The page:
Zodiac is still the best of show in the competition at the end of day four–I say this having not seen the Coen Brothers’ widely admired No Country for Old Men–which is perhaps not so surprising for a high masterpiece of American cinema. It’ll be interesting to note what competition jury president Stephen Frears thinks of David Fincher’s densely constructed film, which is among many other things a procedural drama about the dizzying effect that information overload has on intelligent professionals. I say this in the sense that Frears’ The Queen is a procedural about two opposite forms of governance in the modern world (or perhaps more accurately, one that’s pre-modern, and one that’s post-modern) and may very well find some kinship in Fincher’s project. Who the hell can tell though, considering he heads a jury including Maggie Cheung, Abderrahmane Sissako, Sarah Polley and Michel Piccoli? (The latter of whom is just smashing as, of all people, Nikita Khrushchev meeting the Pope in Manoel de Oliveira’s amusing contribution to the festival’s 60th anniversary omnibus film, Chacun son cinÈma.) Thus, rule number one at Cannes: Never expect juries to take the expected path; nobody figured that Wong’s jury last year would opt for such a safe, standard choice as Ken Loach’s The Wind That Shakes the Barley, so I can hope that Frears’ team might look favorably upon Zodiac, but I’m not counting on it.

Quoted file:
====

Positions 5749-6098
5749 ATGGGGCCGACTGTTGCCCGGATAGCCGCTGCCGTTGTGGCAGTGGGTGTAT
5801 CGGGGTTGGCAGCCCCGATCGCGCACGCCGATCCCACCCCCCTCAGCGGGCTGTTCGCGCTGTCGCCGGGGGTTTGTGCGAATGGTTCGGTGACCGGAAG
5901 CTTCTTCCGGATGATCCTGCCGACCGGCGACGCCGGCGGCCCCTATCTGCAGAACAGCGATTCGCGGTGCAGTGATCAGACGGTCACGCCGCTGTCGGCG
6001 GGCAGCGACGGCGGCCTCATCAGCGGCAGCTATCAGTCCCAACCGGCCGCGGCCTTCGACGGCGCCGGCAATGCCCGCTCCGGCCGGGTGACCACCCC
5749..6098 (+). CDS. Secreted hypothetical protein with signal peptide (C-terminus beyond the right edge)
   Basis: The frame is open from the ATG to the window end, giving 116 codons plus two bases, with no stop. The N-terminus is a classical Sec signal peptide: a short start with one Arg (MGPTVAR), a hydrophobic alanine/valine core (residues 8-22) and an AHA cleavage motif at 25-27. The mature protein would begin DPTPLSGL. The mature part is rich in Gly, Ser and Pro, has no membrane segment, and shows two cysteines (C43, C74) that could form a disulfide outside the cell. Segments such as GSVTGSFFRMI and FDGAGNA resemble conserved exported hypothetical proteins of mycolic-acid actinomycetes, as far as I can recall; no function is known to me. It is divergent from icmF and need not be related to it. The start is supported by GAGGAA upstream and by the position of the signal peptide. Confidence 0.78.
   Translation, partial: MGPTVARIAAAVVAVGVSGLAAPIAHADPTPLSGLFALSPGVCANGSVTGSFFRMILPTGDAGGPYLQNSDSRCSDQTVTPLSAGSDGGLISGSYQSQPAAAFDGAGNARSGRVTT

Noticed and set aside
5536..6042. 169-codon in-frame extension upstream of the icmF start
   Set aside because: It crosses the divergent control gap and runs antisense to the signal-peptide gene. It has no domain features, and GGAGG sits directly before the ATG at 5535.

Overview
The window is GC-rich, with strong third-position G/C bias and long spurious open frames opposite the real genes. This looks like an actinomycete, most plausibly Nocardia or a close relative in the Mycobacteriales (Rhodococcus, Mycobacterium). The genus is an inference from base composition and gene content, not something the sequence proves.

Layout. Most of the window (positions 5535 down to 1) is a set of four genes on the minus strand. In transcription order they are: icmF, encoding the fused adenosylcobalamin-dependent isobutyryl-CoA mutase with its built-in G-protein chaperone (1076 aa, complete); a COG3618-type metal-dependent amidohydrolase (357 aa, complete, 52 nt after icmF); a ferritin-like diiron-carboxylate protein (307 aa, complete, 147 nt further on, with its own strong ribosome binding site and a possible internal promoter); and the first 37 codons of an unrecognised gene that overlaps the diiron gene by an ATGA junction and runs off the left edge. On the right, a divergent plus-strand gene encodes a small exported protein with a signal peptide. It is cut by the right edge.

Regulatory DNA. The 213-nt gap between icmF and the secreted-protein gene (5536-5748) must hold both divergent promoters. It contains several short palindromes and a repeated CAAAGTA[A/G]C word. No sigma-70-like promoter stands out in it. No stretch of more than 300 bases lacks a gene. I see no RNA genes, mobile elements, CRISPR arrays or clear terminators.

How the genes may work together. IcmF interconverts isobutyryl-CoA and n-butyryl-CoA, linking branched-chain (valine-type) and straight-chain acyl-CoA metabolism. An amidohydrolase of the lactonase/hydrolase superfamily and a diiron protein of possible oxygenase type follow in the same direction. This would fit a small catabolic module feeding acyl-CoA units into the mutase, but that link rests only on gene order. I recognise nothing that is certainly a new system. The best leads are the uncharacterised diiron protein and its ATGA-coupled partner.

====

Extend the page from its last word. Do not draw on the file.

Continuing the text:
That doesn’t mean that the jury will do something as stupid as giving a prize to Raphael Nadjari’s Psalms/Tehilim. Oh boy. Nadjari has laid the biggest egg so far with a massively disappointing follow-up to his intensely fine drama, Avanim, one of the few worthy Israeli films of recent years. Once again, Nadjari focusses on an Orthodox family in Jerusalem, whose father suddenly disappears after seeming to deliberately crash his car while driving his older and younger sons. Shades of L’avventura, the father vanishes from the film, leaving us with a tale of sons trying to make sense of this rupture in their lives. Or rather, the patina of a tale, which never gets a head of steam or finds any purpose beyond an immediate conveyance of loss. Nadjari trains his telephoto lens on faces, but after the first shock, the camera vainly searches for…something. It’s just not there, and it becomes painfully obvious that Nadjari never had a complete work in his head. Why it’s in the Palme competition is a puzzle right up there with Wong’s blueberry pie a la mode.